Q&A: How do you phase out a co-author?

Textbook PublishingQ: How do you phase out a coauthor who is now retired and with whom you have worked with for many years?

A: Mary Ellen Lepionka, co-author of Writing and Developing Your College Textbook: A Comprehensive Guide:

“The best way to phase out a co-author is to bring in a new co-author and increase the proportion of a new content, but so long as the book has original content contributed by the original author, that coauthor has a legitimate (and legal) stake in the book. Publishing industry standards for textbooks call for a gradual reduction in the royalty split, reflecting the reduced contribution, proportionally, to revisions. [Read more…]

9 Ways to improve your academic writing style

writingWhen it comes to academia, the quality of your writing has a lot riding on it. Whether you are in university or are employed as a teacher and/or researcher, the work you produce can make or break your academic career.

Strong writing (and empirical content, of course) is a major factor in whether a paper you write will be published in a reputable journal. So before you begin drafting your next article, consider these 9 ways to improve your academic writing. [Read more…]

Join us for the 4/21 webinar, ‘3 Essential Steps to Breaking Your Writing Block’

Cassie Premo SteeleYou know the feeling. You have a writing project and you have a deadline. You think about the project all the time—but when you sit down to write, nothing comes. You do the dishes. You check Facebook. You run an errand. You organize your file cabinet, for goodness sake! You have so much energy for everything—except for writing.

Could you have a case of the dreaded writing block? Join us Thursday, April 21, from 12-1 pm ET, for the TAA webinar, “3 Essential Steps to Breaking Your Writing Block”, where writing coach Cassie Premo Steele will share: [Read more…]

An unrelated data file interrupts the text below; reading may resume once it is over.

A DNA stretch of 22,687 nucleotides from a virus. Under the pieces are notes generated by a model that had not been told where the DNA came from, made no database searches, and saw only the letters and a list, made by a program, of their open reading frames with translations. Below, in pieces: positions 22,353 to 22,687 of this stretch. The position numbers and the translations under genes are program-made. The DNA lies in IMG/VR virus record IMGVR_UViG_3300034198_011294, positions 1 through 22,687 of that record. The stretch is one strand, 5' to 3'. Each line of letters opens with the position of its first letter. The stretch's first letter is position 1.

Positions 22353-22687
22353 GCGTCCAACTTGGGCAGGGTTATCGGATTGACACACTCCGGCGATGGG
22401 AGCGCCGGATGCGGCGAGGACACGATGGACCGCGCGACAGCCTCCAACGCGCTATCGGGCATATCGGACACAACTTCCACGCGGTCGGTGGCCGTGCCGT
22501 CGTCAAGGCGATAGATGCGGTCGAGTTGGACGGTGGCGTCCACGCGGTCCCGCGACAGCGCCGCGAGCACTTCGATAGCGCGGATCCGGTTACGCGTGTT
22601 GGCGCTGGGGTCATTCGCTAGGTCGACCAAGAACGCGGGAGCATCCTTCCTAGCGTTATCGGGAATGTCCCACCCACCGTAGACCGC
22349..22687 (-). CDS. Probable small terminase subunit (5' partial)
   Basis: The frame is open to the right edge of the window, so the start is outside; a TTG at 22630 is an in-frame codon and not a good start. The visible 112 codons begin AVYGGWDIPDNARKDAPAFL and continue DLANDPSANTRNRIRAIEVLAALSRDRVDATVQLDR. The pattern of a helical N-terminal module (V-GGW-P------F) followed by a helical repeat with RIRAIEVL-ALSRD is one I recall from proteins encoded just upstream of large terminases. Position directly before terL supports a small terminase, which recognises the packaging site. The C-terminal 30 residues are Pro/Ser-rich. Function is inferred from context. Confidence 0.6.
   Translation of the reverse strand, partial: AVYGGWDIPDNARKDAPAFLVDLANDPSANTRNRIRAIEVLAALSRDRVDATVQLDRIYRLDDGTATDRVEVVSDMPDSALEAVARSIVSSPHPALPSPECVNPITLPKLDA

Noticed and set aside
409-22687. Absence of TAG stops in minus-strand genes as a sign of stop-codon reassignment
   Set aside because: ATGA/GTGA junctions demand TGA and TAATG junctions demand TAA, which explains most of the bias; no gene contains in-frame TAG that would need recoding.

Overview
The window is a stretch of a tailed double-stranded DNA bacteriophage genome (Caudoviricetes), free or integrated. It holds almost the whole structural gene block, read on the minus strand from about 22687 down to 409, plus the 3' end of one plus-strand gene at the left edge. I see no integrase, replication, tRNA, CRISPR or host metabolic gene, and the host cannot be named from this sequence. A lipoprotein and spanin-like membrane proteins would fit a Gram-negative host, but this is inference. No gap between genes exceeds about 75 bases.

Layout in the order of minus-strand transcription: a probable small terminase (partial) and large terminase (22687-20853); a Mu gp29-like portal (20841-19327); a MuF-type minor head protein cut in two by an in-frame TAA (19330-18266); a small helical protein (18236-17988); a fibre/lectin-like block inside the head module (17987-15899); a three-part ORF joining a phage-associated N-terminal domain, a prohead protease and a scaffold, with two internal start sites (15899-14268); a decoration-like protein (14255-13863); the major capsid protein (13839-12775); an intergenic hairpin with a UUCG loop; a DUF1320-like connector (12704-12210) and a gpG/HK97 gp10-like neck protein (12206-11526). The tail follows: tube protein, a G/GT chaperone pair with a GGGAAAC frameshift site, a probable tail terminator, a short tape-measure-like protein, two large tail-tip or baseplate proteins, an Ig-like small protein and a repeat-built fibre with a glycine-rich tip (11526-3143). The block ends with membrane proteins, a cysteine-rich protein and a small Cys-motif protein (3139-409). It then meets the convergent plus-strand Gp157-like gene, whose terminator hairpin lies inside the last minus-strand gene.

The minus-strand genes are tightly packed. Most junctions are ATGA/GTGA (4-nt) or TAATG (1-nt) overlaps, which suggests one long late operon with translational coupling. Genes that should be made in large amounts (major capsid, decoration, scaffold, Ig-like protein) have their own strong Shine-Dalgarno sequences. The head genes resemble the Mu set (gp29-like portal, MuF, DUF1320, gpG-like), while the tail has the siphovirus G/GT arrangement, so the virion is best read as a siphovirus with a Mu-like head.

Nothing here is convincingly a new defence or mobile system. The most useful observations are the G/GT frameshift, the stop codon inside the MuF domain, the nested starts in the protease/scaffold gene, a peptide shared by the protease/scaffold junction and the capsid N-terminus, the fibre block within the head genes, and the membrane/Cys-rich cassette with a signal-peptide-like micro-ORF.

Vines @ 2014 TAA Conference

Register with the Authors Registry to receive secondary royalty payments from foreign organizations

The Authors Registry is a not-for-profit organization that distributes secondary royalties from foreign organizations to U.S. authors. The Registry was founded in 1995 by a consortium of U.S. authors’ organizations: The Authors Guild, The American Society of Journalists & Authors, the Dramatists Guild, and the Association of Authors’ Representatives. To date, the Authors Registry has distributed over $22.5 million in royalties to over 10,000 authors living in the United States.

“Each year, hundreds of new authors are added to our lists and we attempt to locate and contact them to help them receive these royalties. We have great success rates, but sometimes these royalties go unclaimed,” said Terry King, Operations Manager at the Authors Registry.

The payments come from foreign and domestic organizations that collect secondary royalties for the use of authors’ works. They are collected from organizations such as the Authors’ Licensing and Collecting Society, part of an extended collective licensing system in the U.K., and LIRA, the organization with the authority to collect and disperse fees for public library lending rights in the Netherlands.

To ensure that you receive any of these secondary royalties due to you, register with the Authors Registry by completing their Collection Authorization form here. You can also contact Terry King at 212-563-5904 and staff@authorsregistry.org or visit them on the web at www.authorsregistry.org.

Insights on writing, project development and the value of developing a business structure: An interview with Mike Kennamer